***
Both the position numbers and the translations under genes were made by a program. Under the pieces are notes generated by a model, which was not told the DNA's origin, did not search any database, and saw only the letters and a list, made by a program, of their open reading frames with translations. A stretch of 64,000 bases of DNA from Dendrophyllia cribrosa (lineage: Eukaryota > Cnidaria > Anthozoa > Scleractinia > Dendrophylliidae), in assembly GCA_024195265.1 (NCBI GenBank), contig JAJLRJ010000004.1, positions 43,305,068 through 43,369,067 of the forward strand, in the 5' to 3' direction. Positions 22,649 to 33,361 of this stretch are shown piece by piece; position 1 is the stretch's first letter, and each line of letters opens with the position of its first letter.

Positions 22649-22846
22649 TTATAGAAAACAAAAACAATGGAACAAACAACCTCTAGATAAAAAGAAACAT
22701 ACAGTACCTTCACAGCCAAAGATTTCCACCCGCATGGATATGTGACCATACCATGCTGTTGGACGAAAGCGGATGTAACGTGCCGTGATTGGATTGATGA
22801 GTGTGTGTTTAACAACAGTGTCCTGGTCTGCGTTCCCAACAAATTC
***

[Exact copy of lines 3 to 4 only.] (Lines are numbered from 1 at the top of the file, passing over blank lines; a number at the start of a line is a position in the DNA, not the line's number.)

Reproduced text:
22649 TTATAGAAAACAAAAACAATGGAACAAACAACCTCTAGATAAAAAGAAACAT
22701 ACAGTACCTTCACAGCCAAAGATTTCCACCCGCATGGATATGTGACCATACCATGCTGTTGGACGAAAGCGGATGTAACGTGCCGTGATTGGATTGATGA